Who Are the Amish?
|Brief Background and History of Amish People|
The year was 1690, and two men, who were leaders in the Mennonite Church, began to struggle over some religious practices that were taking place in the church. Their names were Hans Reist and Jacob Amman. In 1693, Amman, in a confrontation with Reist's followers, excommunicated Reist and his leaders, causing a shock throughout all of the Mennonite communities in Western Europe. Jacob Amman was causing divisions within the Mennonite church.
After years of banning and excommunicating nearly half of all Mennonites, some calmer heads began to reason with Jacob Amman. After much soul searching, and considering of the consequences that he had caused within the Mennonite church, Jacob Amman and some of his leaders decided to try to rejoin the mainstream Mennonite church.
In order to show repentance, Jacob Amman excommunicated himself and his leaders. In 1699, and again in 1700, Amman tried to rejoin the Mennonites. The Mennonites felt it was not possible, since there would always be differences and separation by doctrine and interpretation of scripture and traditions.
Some Facts On Jacob Amman
- Jacob Amman had excommunicated over half of the Mennonites.
- The Mennonites excommunicated Jacob Amman
- And finally, Jacob Amman excommunicated himself from his own group.
- Jacob Amman, spiritual leader and founder of the Amish faith, died while he was still banned and excommunicated.
|Coming to America|
On October 2, 1727, the first Amish people came to America on The Adventurer and settled in Philadelphia PA. Today, they are scattered throughout North & South America, including Canada. In North America alone, there are more than 313,215 Amish people living in 535 settlements in 31 states; this number increases as you add in Canadian and South American statistics (see charts below).
Pennsylvania has the greatest population of Amish, and Ohio follows right behind in second. On any given day, many hundreds of tourists will go through Holmes County, Ohio, buying Amish hand-crafted wood, quilts, and candies. There are flea markets and auctions as well. Some of the greatest home-cooked meals are served in the Holmes County area restaurants.
The Amish speak Pennsylvania Dutch at home. They learn to speak, read, and write English by the time they get through the first or second grade. It is tradition, in some Amish communities, to learn German at school on Fridays. This is done so they can read the Bible, prayer books and song books, which are all translated into German.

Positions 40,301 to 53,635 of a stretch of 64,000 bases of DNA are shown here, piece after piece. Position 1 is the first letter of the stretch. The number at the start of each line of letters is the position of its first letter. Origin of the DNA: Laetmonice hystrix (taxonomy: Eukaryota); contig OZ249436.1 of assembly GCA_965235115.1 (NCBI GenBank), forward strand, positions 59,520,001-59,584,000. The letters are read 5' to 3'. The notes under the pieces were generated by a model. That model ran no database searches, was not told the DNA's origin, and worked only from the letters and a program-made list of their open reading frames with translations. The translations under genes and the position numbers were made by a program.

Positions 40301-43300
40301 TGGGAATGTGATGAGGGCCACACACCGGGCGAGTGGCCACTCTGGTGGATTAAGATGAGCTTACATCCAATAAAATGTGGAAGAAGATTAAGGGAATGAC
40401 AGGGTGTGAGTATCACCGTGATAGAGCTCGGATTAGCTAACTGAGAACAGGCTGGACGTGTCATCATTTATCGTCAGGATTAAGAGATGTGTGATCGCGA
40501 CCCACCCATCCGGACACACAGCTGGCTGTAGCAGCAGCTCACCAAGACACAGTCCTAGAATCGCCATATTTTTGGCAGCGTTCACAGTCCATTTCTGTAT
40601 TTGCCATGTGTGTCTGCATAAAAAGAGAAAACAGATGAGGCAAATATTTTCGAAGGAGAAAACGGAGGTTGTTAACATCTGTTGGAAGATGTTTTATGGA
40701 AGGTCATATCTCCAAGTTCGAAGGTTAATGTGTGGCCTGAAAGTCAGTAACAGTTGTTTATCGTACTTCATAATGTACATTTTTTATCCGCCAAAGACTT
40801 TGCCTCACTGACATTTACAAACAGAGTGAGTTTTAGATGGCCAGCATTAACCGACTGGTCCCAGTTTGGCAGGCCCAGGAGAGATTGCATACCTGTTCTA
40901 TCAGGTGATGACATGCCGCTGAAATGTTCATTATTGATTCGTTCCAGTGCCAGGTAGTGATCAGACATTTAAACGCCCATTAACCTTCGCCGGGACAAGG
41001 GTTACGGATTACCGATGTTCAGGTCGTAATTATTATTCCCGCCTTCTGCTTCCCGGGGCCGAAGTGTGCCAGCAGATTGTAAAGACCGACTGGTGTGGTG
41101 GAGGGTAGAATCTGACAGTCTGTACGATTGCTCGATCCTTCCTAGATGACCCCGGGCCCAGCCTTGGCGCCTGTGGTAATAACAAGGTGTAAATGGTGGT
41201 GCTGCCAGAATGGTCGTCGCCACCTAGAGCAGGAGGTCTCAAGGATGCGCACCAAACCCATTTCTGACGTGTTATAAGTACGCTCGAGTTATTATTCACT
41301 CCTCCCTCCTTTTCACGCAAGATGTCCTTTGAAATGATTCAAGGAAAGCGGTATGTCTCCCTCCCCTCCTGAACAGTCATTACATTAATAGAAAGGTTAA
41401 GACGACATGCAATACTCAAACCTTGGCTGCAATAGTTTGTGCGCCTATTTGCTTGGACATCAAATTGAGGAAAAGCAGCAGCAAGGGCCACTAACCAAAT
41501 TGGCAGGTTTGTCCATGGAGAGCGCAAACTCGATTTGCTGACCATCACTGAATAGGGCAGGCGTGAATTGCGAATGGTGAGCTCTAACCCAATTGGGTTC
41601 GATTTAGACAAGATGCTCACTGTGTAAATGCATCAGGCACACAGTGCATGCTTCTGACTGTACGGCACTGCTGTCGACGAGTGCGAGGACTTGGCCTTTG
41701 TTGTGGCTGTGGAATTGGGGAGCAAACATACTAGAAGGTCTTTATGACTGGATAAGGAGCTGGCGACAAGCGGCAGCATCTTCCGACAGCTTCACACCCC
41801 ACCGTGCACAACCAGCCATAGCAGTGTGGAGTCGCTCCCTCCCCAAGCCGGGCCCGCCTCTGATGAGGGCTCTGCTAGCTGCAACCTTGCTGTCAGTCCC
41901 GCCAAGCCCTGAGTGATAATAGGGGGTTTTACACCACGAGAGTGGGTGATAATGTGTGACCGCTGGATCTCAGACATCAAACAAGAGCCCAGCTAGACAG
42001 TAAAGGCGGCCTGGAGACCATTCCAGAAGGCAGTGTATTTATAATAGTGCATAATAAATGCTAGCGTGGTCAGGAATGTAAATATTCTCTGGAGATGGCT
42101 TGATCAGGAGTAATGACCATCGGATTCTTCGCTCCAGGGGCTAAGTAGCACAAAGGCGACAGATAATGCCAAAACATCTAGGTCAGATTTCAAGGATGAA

You might say, there are many different denominations within the Amish culture. For instance, there are Old Order, New Order, Beechy, Tobe, Troyer and Swartzentruber Amish, to name a few. While some denominations are more open minded than others, you will find that in general, they lean very heavily on a list of "do's and don'ts" that have been recorded on paper and passed down through the generations.
The list of rules, called The Ordinance Letter, continues to grow as new issues surface. The Ordinance Letter covers everything from dress, employment, types of equipment, transportation, salaries, entertainment, and the list goes on. In most cases, this letter is over 20 pages long; it is kept by the Bishop of the community. The Ordinance Letter is strongly enforced in each community and is what keeps it together. Anyone who does not abide by the rules, will be disciplined in different degrees, up to excommunication from the church. Excommunication means shunning that person for a period of time and turning him/her over to Satan until there is a repentant spirit.
The Bible, translated into German, is very difficult for the majority to fully understand and is not to be carried outside the home. Other then immediate family, group Bible studies are frowned on and forbidden by the church. Some of the most popular scriptures quoted by preachers in a church service are: Romans 12:1-2, James 2:20 and 1st John 2:15-17.
The children are taught to work at a very early age. By the time they are in the second grade, they are milking cows and working in the fields. The adults stay as far away from politics as possible. They take no part in voting, nor do they have any part in going to war. However, when it comes to paying taxes, the government allows them no slack-they pay as much as any other American citizen. While most of the Amish refuse to own a Social Security number, some go as far as refusing a birth certificate for their children.